Believing the Lie: A Lynley Novel Hardcover – Jan 10 2012
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A cool, clever book that needs concentration and a sharp brain to unravel Sunday Express A fascinating read Woman Presses all the buttons to make us hoover her stuff up Daily Telegraph She's a designer of fastidious mosaics that never fail to intrigue Guardian --This text refers to the Paperback edition.
About the Author
Elizabeth George is the New York Times bestselling author of sixteen suspense novels, one book of nonfiction, and two short-story collections. Her work has been honored with the Anthony and Agatha awards, as well as several other prestigious prizes. She lives in Washington State.
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Top Customer Reviews
Like the dead of long ago." -- Lamentations 3:6 (NKJV)
Nothing pleases me more than to sit down with a long engrossing tale and to be drawn fully into a different world, gaining many insights from the experience . . . and feeling transformed at the end.
Having been a fan of the Thomas Lynley novels for some time, I settled in with this book and waited for the magic to arrive.
It was a long wait. In the last hundred pages, the book began to take on a more interesting character . . . or I would have rated it at one star.
This book needs a strong editor to whack it down to size to fit the story's potential. Without that, you'll spend a lot of time following matters that won't interest you very much and may even make you feel not as good as when you picked up the book.
Unless you feel compelled to read every word that Elizabeth George writes, I suggest you skip this book. The next one has to be better.
So what's it all about? The book's core concerns the death of Ian Cresswell, who had recently left his wife to live with his male lover. Sir David Hillier "loans" Lynley to a casual acquaintance, Bernard Fairclough, to look into the death in an unofficial way. Thomas asks Simon and Deborah St. James to join him in the sleuthing, and he makes occasional calls on Barbara Havers for research help. It's all a bit awkward because Thomas cannot tell his "guv" and lover, Isabelle Ardley, where he is or what he is doing . . . and Barbara Havers is under her authority.
The book has multiple narrators: the deceased; Lynley; Deborah; Barbara; Cresswell's son Tim; a Fairclough daughter; a Fairclough daughter-in-law; and Zed Benjamin, a tabloid reporter.Read more ›
This is a good size book over 600 pages of a tightly plotted mystery that brings MS George’s unpredictable characters in the middle of a case involving pedophilia, alcoholism, homosexuality, transgender reassignment, surrogacy and above all….everything comes down to money in the end…In this chronicle, Linley will be looking into a wealthy Cumbrian family private deeds and secrets.
What a long and complicated book this is. We find multiple sub-plots that radiate from the main story, the drowning of Ian Cresswell, before converging near the end of the book. It took some time for everything to mesh before I could let my mind enjoy this mystery that revolved around so many social issues. Near the end of the book we have one big twist that expose a wealth of family secrets and lies. “Believing the Lie” has Lynley and Havers at center stage although Deborah St-James plays a good part with all her vulnerabilities. She surely wasn’t at her best this time. Ms. George is particularly skilled in setting her story, Cumbria seems so inviting (so much so I may add it on my bucket list:). Of course we also have panoply of juicy characters to keep track of: among them are squabbling children, an inept reporter, a sexy Argentinean woman and many many more.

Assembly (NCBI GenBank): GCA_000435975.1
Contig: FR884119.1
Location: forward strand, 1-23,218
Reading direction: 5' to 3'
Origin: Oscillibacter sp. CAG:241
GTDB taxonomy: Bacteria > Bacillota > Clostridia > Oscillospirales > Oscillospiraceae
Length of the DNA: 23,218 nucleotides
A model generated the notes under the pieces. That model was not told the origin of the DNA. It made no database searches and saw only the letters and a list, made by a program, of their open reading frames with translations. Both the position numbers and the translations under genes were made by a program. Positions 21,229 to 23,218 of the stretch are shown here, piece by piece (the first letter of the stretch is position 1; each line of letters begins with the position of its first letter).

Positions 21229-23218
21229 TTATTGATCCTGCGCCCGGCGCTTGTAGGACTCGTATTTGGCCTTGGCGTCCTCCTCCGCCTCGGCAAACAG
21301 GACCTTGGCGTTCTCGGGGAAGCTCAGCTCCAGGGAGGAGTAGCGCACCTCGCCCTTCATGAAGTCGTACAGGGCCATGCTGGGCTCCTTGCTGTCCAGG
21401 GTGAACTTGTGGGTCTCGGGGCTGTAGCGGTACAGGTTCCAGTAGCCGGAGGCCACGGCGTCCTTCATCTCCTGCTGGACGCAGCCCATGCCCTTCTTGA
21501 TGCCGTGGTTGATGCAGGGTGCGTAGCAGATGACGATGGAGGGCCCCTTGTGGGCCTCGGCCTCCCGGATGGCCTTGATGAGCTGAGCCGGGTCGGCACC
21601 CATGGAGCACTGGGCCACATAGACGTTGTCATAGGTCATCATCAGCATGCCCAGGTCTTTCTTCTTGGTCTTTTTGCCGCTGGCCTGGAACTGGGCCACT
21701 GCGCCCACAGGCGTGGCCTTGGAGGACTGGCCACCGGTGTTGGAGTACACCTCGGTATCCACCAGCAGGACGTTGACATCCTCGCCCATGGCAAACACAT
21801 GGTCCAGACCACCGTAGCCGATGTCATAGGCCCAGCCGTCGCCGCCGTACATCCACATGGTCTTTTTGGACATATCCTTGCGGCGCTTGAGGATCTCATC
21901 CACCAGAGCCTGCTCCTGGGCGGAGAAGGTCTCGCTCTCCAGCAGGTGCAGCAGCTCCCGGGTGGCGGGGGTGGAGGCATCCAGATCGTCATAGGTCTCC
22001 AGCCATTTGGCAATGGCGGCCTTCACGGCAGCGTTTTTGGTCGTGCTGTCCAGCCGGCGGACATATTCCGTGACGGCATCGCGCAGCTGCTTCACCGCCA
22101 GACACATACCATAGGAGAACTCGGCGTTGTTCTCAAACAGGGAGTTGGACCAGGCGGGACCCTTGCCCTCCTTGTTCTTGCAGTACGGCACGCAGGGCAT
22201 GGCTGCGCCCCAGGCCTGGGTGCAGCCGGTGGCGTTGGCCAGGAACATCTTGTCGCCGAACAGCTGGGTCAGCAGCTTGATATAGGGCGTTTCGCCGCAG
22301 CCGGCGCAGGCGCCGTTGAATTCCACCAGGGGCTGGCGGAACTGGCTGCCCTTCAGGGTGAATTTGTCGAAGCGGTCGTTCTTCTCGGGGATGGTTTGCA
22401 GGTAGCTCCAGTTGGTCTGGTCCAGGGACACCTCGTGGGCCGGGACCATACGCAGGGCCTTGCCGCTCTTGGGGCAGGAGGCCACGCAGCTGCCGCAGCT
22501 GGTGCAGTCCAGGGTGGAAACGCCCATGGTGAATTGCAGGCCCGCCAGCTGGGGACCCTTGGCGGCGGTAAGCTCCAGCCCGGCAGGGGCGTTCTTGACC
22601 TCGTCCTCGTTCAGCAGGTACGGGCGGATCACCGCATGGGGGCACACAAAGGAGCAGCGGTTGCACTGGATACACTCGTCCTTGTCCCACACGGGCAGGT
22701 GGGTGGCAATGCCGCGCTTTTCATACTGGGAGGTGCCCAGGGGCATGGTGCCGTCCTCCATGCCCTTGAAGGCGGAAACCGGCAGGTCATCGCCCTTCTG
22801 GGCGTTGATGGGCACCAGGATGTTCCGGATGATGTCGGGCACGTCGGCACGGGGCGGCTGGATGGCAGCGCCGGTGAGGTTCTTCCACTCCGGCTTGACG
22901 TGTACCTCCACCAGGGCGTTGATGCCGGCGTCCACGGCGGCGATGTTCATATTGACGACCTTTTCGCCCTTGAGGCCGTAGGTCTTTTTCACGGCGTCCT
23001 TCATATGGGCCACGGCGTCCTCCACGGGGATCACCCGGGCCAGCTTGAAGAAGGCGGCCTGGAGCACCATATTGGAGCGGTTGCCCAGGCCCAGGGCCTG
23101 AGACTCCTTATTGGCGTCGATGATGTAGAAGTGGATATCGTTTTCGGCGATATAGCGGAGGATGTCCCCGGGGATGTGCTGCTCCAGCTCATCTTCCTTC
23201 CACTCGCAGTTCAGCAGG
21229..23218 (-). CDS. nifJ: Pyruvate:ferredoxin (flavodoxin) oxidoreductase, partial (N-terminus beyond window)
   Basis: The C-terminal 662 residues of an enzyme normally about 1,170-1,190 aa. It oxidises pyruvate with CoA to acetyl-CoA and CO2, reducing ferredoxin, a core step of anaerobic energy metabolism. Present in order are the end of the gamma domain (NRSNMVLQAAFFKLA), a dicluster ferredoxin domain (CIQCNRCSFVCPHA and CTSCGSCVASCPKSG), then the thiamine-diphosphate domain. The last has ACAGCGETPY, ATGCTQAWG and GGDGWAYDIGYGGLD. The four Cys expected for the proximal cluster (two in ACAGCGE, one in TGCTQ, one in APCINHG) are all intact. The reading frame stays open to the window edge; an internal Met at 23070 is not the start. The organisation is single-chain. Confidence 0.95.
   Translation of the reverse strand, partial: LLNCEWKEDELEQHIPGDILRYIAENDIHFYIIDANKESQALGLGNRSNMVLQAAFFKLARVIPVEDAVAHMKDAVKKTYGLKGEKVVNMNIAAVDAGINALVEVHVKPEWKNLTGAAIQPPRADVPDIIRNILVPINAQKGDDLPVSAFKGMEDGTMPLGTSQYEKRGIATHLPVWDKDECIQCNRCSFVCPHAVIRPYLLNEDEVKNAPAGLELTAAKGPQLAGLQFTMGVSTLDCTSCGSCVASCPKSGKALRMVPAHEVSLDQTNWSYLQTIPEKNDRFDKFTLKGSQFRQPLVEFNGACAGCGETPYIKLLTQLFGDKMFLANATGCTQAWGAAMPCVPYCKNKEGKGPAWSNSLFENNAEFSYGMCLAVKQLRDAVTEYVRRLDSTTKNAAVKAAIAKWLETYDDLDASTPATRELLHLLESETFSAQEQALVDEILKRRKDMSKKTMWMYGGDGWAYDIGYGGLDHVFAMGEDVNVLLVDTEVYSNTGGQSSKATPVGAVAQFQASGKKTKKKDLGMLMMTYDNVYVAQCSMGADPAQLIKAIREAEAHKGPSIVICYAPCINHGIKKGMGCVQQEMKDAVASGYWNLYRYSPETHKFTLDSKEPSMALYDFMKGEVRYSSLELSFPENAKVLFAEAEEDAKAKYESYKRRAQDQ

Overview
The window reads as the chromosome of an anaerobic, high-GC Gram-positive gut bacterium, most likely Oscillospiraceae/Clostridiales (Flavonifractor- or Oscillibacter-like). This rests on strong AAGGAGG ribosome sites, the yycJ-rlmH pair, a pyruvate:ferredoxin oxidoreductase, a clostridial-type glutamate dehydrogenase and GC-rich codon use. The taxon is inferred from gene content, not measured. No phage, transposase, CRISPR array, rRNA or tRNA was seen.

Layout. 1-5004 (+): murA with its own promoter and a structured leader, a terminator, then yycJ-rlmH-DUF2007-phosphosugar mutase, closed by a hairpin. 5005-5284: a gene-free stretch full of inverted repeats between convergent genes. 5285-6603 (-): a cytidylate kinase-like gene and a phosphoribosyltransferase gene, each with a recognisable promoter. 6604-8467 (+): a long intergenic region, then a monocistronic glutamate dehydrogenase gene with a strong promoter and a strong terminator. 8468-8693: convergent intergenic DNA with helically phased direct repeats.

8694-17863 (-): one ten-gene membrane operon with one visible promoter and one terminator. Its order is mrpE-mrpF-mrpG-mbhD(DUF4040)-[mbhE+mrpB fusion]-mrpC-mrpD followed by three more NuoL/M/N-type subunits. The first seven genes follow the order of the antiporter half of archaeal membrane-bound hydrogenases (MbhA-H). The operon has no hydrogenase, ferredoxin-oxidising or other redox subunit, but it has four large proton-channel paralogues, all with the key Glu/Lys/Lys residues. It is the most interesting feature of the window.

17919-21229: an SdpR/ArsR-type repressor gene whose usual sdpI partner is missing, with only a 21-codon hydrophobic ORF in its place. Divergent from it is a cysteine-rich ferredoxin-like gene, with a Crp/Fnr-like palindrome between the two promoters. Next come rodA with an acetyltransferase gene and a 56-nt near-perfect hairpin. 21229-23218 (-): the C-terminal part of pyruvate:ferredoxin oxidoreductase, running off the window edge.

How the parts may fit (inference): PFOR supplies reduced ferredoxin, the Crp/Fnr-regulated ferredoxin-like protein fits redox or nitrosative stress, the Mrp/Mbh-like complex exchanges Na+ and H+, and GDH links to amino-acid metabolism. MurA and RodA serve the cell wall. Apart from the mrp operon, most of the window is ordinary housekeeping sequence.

There is a lot to grasp here maybe too much for some: this book is an endless litany of melodrama, melancholy and the bad and dysfunctional family dynamic. Some may like this mystery and some may find the experience may be a drag….
So George has finally beaten me. One less fan. From reviews I have read on amazon and other sites, I am not alone. I wish I had waited for the paperback. It's very heavy in hardcover - making it difficult to toss out the window.
Most recent customer reviews
Always a fan of Elizabeth George and this book is just another winner in her series of Inspector Lynley mysteries.Published 4 months ago by Heather Whaley
A grest mystery and easy read. My first of her books and will read more.Published 5 months ago by valery
This is the usual convoluted mystery characteristic of Elizabeth George where contrasting personalities highlighted with a scattering of humour keep you unable to put the book... Read morePublished 23 months ago by Lorraine Toma-Jones
I am a big fan of the Inspector Lynley series and this one was a pleasure to read while on a vacation trip to North West England. Read morePublished on June 2 2014 by Margaret sanders
I usually like this author and the Inspector Lynley novels but I found this one not up to Ms George's usual standard. Read morePublished on April 26 2014 by Gloryfid
I enjoy the Lynley series and this didn't disappoint. Looking forward to the next book and the developing story with BarbaraPublished on Dec 27 2013 by kbruynzeel
Not good at all. Six hundred and eight pages to basically say nothing. Like other reviewers, I have loved Inspector Lynley mysteries and especially the character of Barbara... Read morePublished on Aug. 28 2013 by caseygirl
I am an Elizabeth George fan from the start and I was eager to get into this book. On the whole it was ok, but not up to her usual standards. Read morePublished on Aug. 26 2013 by Louise
The early Lynley novels were a good read, good plots and exciting. However, the later ones, in general, have become long, boring and too full of sexual themes which add nothing to... Read morePublished on May 24 2013 by Brian Tupper